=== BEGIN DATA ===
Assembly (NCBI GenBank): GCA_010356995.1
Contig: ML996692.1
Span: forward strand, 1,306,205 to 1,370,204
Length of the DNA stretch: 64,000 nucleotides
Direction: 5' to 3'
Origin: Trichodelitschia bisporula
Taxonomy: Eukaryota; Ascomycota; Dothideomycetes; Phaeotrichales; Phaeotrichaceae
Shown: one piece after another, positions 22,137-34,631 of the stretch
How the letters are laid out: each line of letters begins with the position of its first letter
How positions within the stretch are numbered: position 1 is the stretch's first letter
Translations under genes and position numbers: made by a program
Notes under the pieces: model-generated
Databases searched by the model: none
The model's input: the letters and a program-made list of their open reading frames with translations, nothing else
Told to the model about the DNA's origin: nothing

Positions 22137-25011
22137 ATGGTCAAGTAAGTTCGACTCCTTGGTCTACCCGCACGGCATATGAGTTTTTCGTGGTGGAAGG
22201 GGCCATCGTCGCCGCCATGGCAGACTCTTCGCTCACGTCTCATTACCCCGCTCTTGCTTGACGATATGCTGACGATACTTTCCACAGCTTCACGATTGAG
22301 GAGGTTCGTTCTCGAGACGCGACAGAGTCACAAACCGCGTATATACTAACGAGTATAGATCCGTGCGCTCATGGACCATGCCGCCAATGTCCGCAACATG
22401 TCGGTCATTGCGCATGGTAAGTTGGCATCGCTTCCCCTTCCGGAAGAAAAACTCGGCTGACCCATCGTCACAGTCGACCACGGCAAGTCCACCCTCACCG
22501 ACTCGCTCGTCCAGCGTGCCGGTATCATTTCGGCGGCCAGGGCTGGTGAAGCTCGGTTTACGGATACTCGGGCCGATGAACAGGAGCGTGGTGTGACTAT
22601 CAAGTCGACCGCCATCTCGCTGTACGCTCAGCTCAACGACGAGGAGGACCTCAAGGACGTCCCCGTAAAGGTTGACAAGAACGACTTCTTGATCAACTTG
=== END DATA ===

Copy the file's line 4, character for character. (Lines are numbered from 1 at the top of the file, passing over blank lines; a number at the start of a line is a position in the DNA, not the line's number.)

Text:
Length of the DNA stretch: 64,000 nucleotides